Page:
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 > Discussion Top


SR is a unique and rare entity which was first reported in 1956 by Cole and Everson, who coined the term and laid the criteria.[2] It is most commonly reported in malignant melanoma, neuroblastoma, lymphomas, and renal cell cancers, but its occurrence in primary thoracic malignancies is very less.[3] In a literature review by Challis et al., on 741 SR cases reported with different cancers between 1950 and 2004, lung cancers accounted only for 2.6% of cases.[3] Later, Kumar et al. identified 76 cases of true SR of all thoracic malignancies from 1951 to 2008, of which majority were metastasis and only five cases were of primary lung cancer that included two mesotheliomas.[5] Majority of SR in NSCLC cases are reported in squamous cell cancer.[4]

Various mechanisms of SR have been postulated in literature, mainly infection, fever, injury (trauma and surgery), radiation, pregnancy, and medication that may play a role in triggering immune response.[6],[7],[8] However, the exact underlying mechanism has yet to be ascertained. The present case did not have any history of autoimmune disorder, infection, fever, or use of any medication/herbs.

The present case to the best of our knowledge is the only case of advanced EGFR-mutated adenocarcinoma of lung with SR of the tumor and mediastinal lymph nodes without any treatment. Two hypotheses of SR can be proposed in the present case. First, stimulation of change in the intra-tumoral immunological mechanism between the host and the tumor after a direct invasive approach such as biopsy of the lesion as suggested by Ogawa et al.[9] Second, induction of antitumor immune response as there was a dense infiltration of lymphocytes around the tumor on histology. Such a mechanism of SR has also been noticed by Furudate et al., on skin tumors.[10] However, some other authors have suggested that mere presence of TILs might not lead to effective antitumor response.[11] Blood samples were not obtained for immunological evaluation in the present case, as there was no expectation of tumor regression at that time and thus the data elucidating the precise immunological association and the exact mechanism of SR remain unknown in such a scenario. Further studies are needed to utilize genetic and molecular assays to characterize these patients and their tumor and microenvironment and shed light on this rare phenomenon. The rarity of this scenario with lung cancer is also reflected in lack of evidence in literature regarding management options, to balance tumor control and treatment-related sequelae.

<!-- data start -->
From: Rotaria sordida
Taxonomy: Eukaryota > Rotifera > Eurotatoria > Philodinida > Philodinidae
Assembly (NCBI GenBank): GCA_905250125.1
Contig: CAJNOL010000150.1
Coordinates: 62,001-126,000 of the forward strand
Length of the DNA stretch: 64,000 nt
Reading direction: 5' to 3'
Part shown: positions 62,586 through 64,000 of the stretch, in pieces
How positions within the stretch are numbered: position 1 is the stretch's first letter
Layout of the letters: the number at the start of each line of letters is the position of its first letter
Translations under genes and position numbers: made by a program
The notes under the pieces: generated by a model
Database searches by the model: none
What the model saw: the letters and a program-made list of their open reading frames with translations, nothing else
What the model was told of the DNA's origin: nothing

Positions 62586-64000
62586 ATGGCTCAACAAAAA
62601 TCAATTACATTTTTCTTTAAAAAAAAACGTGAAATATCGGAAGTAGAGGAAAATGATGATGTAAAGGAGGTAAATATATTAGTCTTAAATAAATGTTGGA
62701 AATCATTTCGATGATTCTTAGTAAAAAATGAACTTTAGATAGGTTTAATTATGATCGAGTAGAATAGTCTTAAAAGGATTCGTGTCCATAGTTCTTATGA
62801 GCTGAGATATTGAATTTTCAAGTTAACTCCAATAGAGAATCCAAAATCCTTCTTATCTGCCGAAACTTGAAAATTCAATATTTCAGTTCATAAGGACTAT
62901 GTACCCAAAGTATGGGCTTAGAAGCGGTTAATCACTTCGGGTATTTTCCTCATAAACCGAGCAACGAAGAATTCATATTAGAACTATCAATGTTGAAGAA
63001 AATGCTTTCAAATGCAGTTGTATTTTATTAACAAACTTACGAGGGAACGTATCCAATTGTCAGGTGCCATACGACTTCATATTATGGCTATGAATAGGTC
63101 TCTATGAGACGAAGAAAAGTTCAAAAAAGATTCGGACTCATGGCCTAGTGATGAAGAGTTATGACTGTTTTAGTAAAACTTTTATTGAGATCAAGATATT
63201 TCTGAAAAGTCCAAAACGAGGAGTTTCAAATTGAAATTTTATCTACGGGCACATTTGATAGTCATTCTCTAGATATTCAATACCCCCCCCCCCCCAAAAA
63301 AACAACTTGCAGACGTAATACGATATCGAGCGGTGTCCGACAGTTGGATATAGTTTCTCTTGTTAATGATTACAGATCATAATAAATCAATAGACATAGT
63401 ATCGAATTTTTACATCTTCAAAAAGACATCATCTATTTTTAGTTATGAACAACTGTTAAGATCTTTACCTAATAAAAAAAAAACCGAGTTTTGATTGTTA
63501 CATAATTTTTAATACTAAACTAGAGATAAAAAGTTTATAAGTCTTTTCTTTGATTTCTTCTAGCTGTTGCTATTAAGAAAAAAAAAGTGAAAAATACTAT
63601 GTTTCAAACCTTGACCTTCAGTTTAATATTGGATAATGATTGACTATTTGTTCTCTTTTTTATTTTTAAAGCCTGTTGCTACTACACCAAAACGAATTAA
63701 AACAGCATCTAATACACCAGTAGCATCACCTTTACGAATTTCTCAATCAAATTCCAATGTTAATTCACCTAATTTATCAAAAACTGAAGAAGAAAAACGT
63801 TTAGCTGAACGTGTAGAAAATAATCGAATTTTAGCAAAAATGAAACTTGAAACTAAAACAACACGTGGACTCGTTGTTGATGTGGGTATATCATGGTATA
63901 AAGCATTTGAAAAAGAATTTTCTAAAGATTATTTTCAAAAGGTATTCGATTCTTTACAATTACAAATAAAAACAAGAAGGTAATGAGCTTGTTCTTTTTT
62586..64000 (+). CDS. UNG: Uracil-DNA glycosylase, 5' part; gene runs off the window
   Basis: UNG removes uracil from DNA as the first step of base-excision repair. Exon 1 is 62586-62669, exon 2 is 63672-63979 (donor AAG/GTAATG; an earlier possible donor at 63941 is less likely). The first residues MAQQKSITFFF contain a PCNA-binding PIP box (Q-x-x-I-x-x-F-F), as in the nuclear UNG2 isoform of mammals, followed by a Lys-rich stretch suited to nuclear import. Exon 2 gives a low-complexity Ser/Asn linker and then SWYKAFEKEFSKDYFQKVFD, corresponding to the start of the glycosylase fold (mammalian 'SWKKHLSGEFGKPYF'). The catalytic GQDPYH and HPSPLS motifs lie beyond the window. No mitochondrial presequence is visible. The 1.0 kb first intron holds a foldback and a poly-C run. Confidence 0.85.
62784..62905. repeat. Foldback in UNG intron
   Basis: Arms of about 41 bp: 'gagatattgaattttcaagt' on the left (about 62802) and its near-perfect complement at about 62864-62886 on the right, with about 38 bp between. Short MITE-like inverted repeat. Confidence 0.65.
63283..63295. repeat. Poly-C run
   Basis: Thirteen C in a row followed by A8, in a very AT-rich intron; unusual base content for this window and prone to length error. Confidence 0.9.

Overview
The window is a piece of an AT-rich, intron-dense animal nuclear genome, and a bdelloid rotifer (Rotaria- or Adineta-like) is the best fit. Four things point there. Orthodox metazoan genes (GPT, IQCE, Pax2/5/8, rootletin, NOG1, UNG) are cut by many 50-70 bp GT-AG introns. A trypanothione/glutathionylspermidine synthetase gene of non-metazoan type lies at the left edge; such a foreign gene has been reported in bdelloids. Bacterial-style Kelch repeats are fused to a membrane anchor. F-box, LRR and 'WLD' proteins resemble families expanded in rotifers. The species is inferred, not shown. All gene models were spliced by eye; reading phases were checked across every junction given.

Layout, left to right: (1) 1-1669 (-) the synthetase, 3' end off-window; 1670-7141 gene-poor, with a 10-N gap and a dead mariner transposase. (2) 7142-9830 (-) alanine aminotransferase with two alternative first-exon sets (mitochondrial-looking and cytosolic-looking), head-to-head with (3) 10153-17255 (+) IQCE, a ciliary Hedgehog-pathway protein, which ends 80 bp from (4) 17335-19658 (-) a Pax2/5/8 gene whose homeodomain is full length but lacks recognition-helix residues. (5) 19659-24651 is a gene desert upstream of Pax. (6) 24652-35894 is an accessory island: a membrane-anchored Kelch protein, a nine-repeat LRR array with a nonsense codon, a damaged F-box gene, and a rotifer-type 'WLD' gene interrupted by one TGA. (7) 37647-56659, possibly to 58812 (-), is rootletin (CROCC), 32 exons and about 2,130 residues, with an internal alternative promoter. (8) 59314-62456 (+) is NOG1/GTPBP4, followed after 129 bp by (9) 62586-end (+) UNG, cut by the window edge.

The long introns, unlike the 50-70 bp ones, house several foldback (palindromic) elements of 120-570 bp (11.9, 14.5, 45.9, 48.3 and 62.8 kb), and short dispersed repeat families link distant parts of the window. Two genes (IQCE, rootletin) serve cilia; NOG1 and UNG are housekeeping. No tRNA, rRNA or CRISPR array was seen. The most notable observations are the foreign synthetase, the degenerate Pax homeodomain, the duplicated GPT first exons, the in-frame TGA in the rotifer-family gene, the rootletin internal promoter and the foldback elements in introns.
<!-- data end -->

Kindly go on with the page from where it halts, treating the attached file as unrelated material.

> Conclusions Top


We described a rare case of true SR in a primary adenocarcinoma of lung with TILs and EGFR mutation that has not been reported so far.

Declaration of patient consent

The authors certify that they have obtained all appropriate patient consent forms. In the form the patient(s) has/have given his/her/their consent for his/her/their images and other clinical information to be reported in the journal. The patients understand that their names and initials will not be published and due efforts will be made to conceal their identity, but anonymity cannot be guaranteed.

Financial support and sponsorship

Nil.

Conflicts of interest

There are no conflicts of interest.



 
 > References Top

1.
Cole WH. Efforts to explain spontaneous regression of cancer. J Surg Oncol 1981;17:201-9.  Back to cited text no. 1
    
2.
Everson TC, Cole WH. Spontaneous regression of cancer: Preliminary report. Ann Surg 1956;144:366-83.  Back to cited text no. 2
    
3.
Challis GB, Stam HJ. The spontaneous regression of cancer. A review of cases from 1900 to 1987. Acta Oncol 1990;29:545-50.  Back to cited text no. 3
    
4.
Chung C, Park DI, Kim SY, Kim JO, Jung SS, Park HS, et al. Spontaneous regression of non-small cell lung cancer that progressed after multiple chemotherapies: A case report. Thorac Cancer 2015;6:805-7.  Back to cited text no. 4
    
5.
Kumar T, Patel N, Talwar A. Spontaneous regression of thoracic malignancies. Respir Med 2010;104:1543-50.  Back to cited text no. 5
    
6.
Ooi KH, Cheo T, Soon GST, Leong CN. Spontaneous regression of locally advanced nonsmall cell lung cancer: A case report. Medicine (Baltimore) 2018;97:e11291.  Back to cited text no. 6
    
7.
Salman T. Spontaneous tumor regression. J Oncol Sci 2016;2:1-4.  Back to cited text no. 7
    
8.
Kawaguchi Y, Fujita T, Hanaoka J. Spontaneous regression of pulmonary lymphoepithelioma-like carcinoma. Ann Thorac Surg 2015;99:2197-9.  Back to cited text no. 8
    
9.
Ogawa R, Watanabe H, Yazaki K, Fujita K, Tsunoda Y, Nakazawa K, et al. Lung cancer with spontaneous regression of primary and metastatic sites: A case report. Oncol Lett 2015;10:550-2.  Back to cited text no. 9
    
10.
Furudate S, Fujimura T, Tsukada A, Numata Y, Kambayashi Y, Aiba S. Profiles of tumor-infiltrating lymphocytes in a case of trichilemmal carcinoma with spontaneous regression. Case Rep Dermatol 2012;4:215-21.  Back to cited text no. 10
    
11.
Yu P, Fu YX. Tumor-infiltrating T lymphocytes: Friends or foes? Lab Invest 2006;86:231-45.  Back to cited text no. 11
    


    Figures

  [Figure 1], [Figure 2]